Vasilis Manousakis – Tango lessons

Manousakis LE P&W 5 Nov-Dec 2023

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14th Anniversary Edition, Live Encounters Poetry & Writing Volume Five Nov-Dec 2023.

Tango lessons, poems by Vasilis Manousakis.

There is a place in Manhattan where people used to go dancing. It is one of those bars owned by someone from Santo Domingo or Puerto Rico and it is so cool that at Dolores bar all New York hangs out. Businessmen and women, leaving the boring café of their company for a drink there and students of all nationalities, who want to learn the secrets of tango, to impress a boy or a girl back home. Because, most importantly, at Dolores we find a dance school. Not like the others where you wear your special clothes and shoes, and you learn step by step the sterile moves to brag in some graduation party or a class reunion twenty years later. At Dolores you were learning there, on stage, among the tables, the smell of spilt beer and grease coming from the kitchen, smoke and the growling of a loser who missed the train of life. At Dolores, you went in, shouted what kind of beer you wanted, even though they all tasted the same, and then you sat and waited to be chosen by one of the women and men, who would be your instructors that night, or any night, if you could handle it or if they weren’t taken. They made you stand up with a touch on the shoulder and they grabbed you, even by your ass, to dance you graciously to Argentina, Spain or wherever else they like tango and make you forget you were in New York, nose deep in documents, student papers, in a kitchen, a vagina, a dick or in the dumpster of your mind.

The evening I ended up at Dolores, I’d had three beers with a colleague at lunch, marked plagiarized assignments, met my new colleague, stuck in traffic and had decided three times to turn back. I’m glad I didn’t. I’m glad I met Pilar. I’m glad I moved on with my life dancing. Because Pilar was not just a dancer, she was a hurricane… Sweeping and always unreachable, she whispered in your ear while you were dancing, and she took your heart and mind. If you were lucky, you got a nice word, but if you dared to speak, she was gone as if she never existed. She dumped you there on the makeshift stage and you wouldn’t see her again all night. The only time I told her she was a good dancer, I was left there pretending to be a scarecrow with my arms outstretched to scare the crows, bad luck, and my negative thoughts away.

I had so many things to say to Pilar, but my words were always left hanging, since I didn’t want her to go. I didn’t care about tango. What would I do with it in class anyway? I would only stir a bored student from their sleep. No point. The time I made love with my body had passed. Now the mind was prevailing. Love is only the extension of your thoughts anyway. The freer they are, the bigger the flame in your body. Just like Pilar. Just like her dancing. Just like me letting go of myself in her hands to teach me how to tango. To teach me how to live, I would repeat to my car’s mirror, as I was driving away from Dolores. These are the things I would say to her if I could speak, but I dared not to. Instead, I would shut my eyes among the chairs and the stretched-out legs and the voices of those who were looking. She would fly and I would drag my two left feet on the floor below. Yes, Pilar was not for the faint-hearted.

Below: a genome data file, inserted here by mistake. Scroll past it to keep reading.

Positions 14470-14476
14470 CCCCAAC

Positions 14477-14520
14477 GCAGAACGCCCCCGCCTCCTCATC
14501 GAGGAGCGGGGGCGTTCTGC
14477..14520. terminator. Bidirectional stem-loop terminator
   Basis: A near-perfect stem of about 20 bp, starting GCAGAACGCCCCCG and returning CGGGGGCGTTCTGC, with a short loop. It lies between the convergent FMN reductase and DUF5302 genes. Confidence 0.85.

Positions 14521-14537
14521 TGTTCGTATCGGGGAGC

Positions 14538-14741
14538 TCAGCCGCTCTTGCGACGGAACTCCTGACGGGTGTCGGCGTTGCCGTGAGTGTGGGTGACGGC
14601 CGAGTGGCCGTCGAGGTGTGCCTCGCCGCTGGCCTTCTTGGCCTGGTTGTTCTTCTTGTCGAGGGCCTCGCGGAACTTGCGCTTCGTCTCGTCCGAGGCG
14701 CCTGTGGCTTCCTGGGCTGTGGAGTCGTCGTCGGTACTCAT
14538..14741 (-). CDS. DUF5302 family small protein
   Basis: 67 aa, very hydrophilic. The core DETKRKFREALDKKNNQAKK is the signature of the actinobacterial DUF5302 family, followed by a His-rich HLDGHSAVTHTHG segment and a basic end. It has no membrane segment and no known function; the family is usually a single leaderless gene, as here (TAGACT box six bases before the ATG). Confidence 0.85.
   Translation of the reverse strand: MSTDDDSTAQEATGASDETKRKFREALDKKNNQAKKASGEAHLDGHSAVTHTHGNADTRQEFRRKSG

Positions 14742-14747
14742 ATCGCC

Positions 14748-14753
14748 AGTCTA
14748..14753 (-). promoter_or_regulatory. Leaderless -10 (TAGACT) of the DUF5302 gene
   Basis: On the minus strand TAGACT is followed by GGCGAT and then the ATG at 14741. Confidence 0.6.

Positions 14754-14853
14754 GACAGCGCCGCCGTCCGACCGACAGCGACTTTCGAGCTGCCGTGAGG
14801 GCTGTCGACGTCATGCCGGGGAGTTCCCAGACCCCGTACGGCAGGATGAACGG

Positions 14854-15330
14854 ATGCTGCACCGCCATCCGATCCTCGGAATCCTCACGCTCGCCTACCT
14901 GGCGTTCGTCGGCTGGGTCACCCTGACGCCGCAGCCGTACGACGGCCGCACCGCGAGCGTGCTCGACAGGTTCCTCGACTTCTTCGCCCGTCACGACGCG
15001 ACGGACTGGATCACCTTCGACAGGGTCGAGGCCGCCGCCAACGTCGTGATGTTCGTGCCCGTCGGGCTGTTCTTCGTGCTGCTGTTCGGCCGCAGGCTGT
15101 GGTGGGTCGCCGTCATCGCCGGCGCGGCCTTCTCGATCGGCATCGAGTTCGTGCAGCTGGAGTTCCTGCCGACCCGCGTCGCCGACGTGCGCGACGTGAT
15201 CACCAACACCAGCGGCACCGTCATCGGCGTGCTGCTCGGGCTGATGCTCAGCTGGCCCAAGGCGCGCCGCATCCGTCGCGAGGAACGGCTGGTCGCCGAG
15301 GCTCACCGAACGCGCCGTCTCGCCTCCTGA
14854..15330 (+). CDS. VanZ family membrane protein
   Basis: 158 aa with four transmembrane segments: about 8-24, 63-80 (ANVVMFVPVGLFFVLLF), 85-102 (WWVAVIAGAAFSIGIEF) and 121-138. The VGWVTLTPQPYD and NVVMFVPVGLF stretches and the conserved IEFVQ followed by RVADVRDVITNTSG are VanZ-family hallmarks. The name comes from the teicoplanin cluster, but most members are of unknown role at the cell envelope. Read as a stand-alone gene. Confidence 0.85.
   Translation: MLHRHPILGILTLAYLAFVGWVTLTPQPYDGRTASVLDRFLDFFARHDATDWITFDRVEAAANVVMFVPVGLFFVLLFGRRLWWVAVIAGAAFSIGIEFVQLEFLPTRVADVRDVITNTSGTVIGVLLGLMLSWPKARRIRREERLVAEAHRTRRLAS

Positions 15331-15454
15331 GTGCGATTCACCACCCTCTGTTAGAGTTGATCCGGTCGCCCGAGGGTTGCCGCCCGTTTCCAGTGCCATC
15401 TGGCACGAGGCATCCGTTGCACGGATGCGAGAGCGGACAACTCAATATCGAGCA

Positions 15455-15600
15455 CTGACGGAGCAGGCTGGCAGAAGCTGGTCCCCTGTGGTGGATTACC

After a while, she wasn’t touching me on the shoulder, when I walked in. There was no need. She would appear before me like a mirage and when the music stopped, she disappeared in darkness as if she never was, leaving me stranded and thirsty for something vague, only it wasn’t water or beer.

You needed guts to love Pilar. And alcohol. But, mainly, guts. As is natural for strong and independent women. As is natural for those who teach you you exist. We never ended up in bed with Pilar. I never talked to her to imply it anyway. She would hold my hand tight, and I received blood, heart, voice, light through the veins visible in her white hands. There, for an hour every evening, for three months. At Dolores bar. Which doesn’t exist anymore. Burnt one afternoon due to a kitchen fire.

I took Kathryn to that neighborhood one night in our tenth anniversary. Pilar taught me how to love and be a good partner, how could I not to?

© Vasilis Manousakis

Dr. Vasilis Manousakis is a short story writer, poet, and translator, whose work has appeared in New American Writing, Hayden’s Ferry Review, Barcelona Ink, Parentheses, and Drunken Boat, among others. He writes reviews and translates poetry and short stories for literary magazines and e-zines. He has been one of the founding members of Bonsai Stories, the blog directly linked to Planodion literary magazine. The blog is dedicated to flash fiction and work from many well-known writers from Greece, the United States, and other countries has appeared there. These flash stories have been collected in two printed volumes so far, and a special tribute to 9/11 stories has appeared in a third volume, in which Vasilis was on the editorial committee. He holds a Ph.D. in Contemporary American Poetry and currently teaches creative writing, modern poetry, short fiction and audiovisual translation.  He is a faculty member of the New York Writers’ Workshop and a writing instructor at Scribophile. His focus on the human thought and behavior in his writings has led him to a Master’s Program in Mental Health Counseling, and he holds individual and group sessions with clients, specializing in cognitive behavioral therapy and narrative therapy

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